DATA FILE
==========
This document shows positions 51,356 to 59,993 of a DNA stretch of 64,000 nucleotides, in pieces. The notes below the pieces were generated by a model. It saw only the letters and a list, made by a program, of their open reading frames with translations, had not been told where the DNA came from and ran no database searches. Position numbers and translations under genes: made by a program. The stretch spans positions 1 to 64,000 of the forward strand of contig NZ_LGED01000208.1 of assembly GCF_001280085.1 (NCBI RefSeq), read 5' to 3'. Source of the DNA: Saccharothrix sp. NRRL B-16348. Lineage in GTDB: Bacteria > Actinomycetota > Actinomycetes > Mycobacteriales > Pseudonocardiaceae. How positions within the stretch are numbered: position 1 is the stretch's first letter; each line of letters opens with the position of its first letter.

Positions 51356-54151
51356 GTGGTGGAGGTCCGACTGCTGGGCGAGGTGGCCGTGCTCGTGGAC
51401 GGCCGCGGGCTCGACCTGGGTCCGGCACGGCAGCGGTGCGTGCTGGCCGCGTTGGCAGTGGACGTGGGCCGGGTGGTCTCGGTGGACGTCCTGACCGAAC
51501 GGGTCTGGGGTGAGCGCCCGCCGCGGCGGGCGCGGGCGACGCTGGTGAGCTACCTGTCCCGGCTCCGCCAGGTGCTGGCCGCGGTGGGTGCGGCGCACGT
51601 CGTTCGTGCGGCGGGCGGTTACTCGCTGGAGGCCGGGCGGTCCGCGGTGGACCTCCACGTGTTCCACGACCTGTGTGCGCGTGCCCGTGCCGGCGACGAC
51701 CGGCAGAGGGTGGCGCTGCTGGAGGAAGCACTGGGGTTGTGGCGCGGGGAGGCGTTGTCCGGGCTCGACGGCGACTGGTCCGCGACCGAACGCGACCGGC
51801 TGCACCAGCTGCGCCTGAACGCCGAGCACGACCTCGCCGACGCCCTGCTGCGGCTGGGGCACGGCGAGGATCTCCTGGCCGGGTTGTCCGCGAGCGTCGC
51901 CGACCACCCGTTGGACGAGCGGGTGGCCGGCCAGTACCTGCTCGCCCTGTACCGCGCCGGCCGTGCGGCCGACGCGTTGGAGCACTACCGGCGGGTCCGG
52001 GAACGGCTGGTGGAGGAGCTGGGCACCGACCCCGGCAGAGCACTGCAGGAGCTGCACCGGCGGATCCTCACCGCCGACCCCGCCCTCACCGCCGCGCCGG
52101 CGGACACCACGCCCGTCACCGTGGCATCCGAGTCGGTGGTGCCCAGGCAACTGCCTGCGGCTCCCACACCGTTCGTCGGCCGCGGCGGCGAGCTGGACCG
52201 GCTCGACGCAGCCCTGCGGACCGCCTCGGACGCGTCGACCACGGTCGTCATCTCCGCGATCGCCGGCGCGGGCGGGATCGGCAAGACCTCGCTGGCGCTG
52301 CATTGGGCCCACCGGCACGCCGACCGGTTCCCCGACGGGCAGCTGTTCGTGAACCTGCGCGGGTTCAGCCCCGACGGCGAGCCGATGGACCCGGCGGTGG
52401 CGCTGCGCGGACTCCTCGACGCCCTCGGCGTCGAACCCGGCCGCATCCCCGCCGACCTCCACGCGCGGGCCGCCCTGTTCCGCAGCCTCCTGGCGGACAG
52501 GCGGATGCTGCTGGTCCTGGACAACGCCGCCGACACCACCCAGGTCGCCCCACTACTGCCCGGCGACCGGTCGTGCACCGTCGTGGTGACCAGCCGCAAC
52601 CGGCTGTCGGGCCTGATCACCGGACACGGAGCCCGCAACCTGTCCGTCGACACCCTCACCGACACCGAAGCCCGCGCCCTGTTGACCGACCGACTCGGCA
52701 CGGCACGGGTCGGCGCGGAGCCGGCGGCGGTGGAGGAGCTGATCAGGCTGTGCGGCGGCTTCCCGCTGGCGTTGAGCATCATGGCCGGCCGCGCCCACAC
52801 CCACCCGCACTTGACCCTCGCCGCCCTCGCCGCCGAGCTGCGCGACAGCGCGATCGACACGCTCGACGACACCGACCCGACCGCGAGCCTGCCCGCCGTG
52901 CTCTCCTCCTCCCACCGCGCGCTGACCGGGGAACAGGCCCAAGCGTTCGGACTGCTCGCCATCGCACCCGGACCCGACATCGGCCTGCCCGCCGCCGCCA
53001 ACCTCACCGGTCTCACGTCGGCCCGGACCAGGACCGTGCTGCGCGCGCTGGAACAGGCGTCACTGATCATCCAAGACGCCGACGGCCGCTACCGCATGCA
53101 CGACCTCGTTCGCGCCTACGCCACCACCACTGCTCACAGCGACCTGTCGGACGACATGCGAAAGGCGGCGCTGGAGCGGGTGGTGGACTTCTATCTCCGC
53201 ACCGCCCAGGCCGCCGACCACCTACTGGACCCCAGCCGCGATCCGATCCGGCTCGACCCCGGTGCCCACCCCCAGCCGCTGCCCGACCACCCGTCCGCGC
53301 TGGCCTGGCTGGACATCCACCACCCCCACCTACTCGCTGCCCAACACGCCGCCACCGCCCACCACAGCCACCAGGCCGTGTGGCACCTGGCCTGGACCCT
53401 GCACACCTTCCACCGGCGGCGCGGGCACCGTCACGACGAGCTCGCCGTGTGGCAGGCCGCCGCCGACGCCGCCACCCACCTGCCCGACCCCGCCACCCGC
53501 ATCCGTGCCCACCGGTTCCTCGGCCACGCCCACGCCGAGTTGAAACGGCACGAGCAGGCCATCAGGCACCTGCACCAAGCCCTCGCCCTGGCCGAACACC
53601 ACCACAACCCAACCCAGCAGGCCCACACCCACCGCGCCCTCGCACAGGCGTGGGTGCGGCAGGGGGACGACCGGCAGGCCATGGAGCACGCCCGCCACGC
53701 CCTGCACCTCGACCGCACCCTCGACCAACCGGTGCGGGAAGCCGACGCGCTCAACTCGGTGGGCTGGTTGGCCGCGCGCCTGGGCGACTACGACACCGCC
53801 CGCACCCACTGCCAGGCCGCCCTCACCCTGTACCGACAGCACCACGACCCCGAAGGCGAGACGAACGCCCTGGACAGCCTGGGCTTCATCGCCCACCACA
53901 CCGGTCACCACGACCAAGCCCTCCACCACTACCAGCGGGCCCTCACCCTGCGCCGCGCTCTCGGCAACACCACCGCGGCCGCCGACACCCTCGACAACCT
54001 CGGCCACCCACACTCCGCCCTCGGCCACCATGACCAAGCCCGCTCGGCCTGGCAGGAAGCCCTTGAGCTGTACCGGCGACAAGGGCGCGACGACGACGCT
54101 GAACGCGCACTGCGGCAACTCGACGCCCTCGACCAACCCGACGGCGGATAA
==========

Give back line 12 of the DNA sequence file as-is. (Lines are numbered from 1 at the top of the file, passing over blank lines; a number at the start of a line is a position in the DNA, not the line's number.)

52201 GCTCGACGCAGCCCTGCGGACCGCCTCGGACGCGTCGACCACGGTCGTCATCTCCGCGATCGCCGGCGCGGGCGGGATCGGCAAGACCTCGCTGGCGCTG